Up until now, we've primarily gauged performance based on stock clock rates. However, most of Intel's CPU suffer manufacturer-imposed limitations on overclocking, while AMD facilitates a more enthusiast-friendly attitude to the modification of its chips.
Given this significant differentiation, we thought it important to more aggressively tune the multiplier-unlocked models in our round-up to see how the results change.
Because StarCraft II proved to be such a good indicator of processor performance, we'll start our testing with that game.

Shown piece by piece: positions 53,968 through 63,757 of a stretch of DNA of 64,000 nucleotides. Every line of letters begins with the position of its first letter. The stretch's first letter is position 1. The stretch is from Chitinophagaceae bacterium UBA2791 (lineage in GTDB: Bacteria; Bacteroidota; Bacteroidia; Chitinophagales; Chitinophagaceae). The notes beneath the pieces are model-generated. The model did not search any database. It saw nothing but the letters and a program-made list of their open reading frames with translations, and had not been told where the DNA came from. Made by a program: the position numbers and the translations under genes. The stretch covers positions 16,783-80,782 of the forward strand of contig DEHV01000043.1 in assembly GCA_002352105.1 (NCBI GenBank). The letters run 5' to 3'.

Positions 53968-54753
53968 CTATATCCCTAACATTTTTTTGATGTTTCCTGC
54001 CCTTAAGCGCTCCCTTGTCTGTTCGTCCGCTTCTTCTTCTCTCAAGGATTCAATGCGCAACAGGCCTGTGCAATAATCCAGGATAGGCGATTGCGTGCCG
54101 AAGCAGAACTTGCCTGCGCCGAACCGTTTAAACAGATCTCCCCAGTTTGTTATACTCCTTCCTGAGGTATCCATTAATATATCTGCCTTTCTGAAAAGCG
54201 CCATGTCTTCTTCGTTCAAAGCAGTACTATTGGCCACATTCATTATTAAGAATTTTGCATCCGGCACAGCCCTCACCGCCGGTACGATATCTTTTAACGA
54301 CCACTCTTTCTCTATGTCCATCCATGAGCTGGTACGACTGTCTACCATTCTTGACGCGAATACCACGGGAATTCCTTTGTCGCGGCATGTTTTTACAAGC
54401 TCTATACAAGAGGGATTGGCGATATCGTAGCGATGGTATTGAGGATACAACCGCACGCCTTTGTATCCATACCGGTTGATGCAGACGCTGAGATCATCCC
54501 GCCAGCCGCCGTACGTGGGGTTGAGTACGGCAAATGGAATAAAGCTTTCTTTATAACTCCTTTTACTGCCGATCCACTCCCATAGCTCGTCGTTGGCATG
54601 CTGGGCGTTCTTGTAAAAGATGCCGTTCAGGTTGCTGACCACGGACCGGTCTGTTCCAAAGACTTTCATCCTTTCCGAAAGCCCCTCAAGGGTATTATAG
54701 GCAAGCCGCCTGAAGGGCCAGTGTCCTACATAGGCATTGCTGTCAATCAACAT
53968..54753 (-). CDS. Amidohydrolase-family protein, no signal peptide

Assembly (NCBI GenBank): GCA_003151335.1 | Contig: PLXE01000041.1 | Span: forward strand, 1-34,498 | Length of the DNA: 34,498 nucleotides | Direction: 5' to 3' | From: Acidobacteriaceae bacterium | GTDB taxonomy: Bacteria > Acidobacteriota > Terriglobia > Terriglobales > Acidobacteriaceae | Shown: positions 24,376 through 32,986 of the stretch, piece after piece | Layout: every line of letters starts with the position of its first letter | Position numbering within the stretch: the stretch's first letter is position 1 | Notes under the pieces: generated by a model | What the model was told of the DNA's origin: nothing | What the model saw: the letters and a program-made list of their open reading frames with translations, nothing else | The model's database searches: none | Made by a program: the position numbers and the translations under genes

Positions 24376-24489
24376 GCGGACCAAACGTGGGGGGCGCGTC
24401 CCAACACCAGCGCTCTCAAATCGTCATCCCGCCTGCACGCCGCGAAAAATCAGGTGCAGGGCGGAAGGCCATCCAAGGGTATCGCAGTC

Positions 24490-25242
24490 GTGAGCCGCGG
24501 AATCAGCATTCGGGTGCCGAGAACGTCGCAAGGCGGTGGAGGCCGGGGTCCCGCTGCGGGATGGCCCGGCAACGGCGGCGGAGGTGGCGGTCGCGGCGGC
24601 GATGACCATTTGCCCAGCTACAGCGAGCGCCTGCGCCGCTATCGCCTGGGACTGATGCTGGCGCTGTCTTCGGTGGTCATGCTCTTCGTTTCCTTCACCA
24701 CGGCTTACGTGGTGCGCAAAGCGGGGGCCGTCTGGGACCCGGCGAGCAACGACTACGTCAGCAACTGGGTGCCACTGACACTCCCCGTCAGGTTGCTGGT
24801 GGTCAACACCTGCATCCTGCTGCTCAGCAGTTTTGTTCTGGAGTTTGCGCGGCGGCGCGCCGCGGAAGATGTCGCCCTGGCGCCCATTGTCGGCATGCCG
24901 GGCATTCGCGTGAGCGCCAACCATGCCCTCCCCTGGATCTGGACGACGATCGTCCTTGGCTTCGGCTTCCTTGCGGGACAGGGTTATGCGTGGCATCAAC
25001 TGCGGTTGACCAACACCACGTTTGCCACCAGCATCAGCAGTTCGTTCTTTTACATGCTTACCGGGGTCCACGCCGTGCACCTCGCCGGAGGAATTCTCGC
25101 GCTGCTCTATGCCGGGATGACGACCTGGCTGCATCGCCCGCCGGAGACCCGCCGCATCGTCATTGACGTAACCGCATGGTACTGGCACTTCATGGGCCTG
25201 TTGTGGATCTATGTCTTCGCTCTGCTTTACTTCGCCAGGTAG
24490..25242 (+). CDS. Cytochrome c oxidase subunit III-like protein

All of the overclocked models (except AMD's A8-3870K) post notable performance gains, with results comparable to Intel's stock Core i3-2100. With that in mind, though, none of the processors come close to challenging an unmodified Core i5-2400.
Overclocking helps each of AMD's unlocked chips gain in meaningful ways. However, none can reach the Core i3-2100's minimum frame rate. Meanwhile, the Core i5-2400 remains comfortably out of reach.
A trend emerges in this third data point. The overclocked processors perform behind or close to a stock Core i3-2100.